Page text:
Cybersecurity is an ever-changing field of research, with new forms of security threats appearing often. One increasingly common threat, surveillanceware, involves a malicious individual installing software on a victim’s mobile device enabling secret remote monitoring of the device’s activity. Using a new $1.2 million grant from the National Science Foundation researchers at the University of Florida will study surveillanceware and develop new AI-based defenses for it.
The project titled, “Countering Surveillanceware Using Deception-Based Generative Models and Systems Mechanisms,” will use AI techniques in combination with system security mechanisms to curtail the effects of surveillanceware. This project will help broaden cybersecurity research to include the concerns of vulnerable individuals and groups, such as survivors of domestic abuse, whose cybersecurity needs have often historically been neglected.
The UF research team is led by principal investigator Vincent Bindschaedler, Ph.D., an assistant professor in the Department of Computer & Information Science & Engineering (CISE), and co-principal investigator Kevin R. B. Butler, Ph.D., a professor in CISE and the associate director of the Florida Institute for Cybersecurity (FICS) Research.
“The system we envision is a deception-based system that uses artificial intelligence techniques, specifically deep generative models, to produce fake but plausible (“synthetic”) data,” Dr. Bindschaedler said. “The synthetic data will be fed to the surveillanceware instead of the victim’s real sensitive data. This will mitigate the privacy threat of surveillanceware actively monitoring the victim’s device, even when the surveillanceware itself cannot be uninstalled.”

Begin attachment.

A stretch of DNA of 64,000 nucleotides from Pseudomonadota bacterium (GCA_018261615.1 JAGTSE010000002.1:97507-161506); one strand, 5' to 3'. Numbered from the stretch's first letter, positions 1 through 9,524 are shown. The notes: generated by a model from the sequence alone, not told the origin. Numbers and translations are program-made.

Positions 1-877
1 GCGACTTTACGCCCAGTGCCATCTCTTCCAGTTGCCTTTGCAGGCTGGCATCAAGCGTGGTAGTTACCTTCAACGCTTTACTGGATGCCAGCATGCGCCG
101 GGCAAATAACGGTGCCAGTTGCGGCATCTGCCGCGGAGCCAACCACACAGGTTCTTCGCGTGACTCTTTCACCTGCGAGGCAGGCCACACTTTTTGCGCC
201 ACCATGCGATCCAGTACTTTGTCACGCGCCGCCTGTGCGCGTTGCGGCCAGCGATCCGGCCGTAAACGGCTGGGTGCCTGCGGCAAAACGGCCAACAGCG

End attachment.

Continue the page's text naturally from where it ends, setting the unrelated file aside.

These types of tracking software are often used in intimate relationships where abuse is common. For example, an abuser will install software on a victim’s cellphone that tracks the device’s location and enables remote monitoring of its activity.
“Within FICS Research, we seek to solve security problems that have real-world impact,” Dr. Butler said. “Being able to use the technical expertise of our researchers and students for societal benefit resonates with our core values and goals.”
The researchers state that there are also reports of this technology being used on journalists, political dissidents, and human rights activists by repressive regimes. Dr. Bindschaedler said once surveillanceware is installed on the victim’s device “it may be too late for defenses such as antivirus software that seeks to detect and enable removal of surveillanceware.”
“Past research has shown that in situations of domestic abuse, taking away an abuser’s means of control and surveillance can lead to an escalation of their negative behavior,” Dr. Butler said. “Therefore, uninstalling surveillanceware could potentially put survivors at further risk.”
Investigators plan to assemble a diverse team for the project and hope to collaborate with local organizations, such as domestic abuse shelters, and international partners, such as the Coalition Against Stalkerware.
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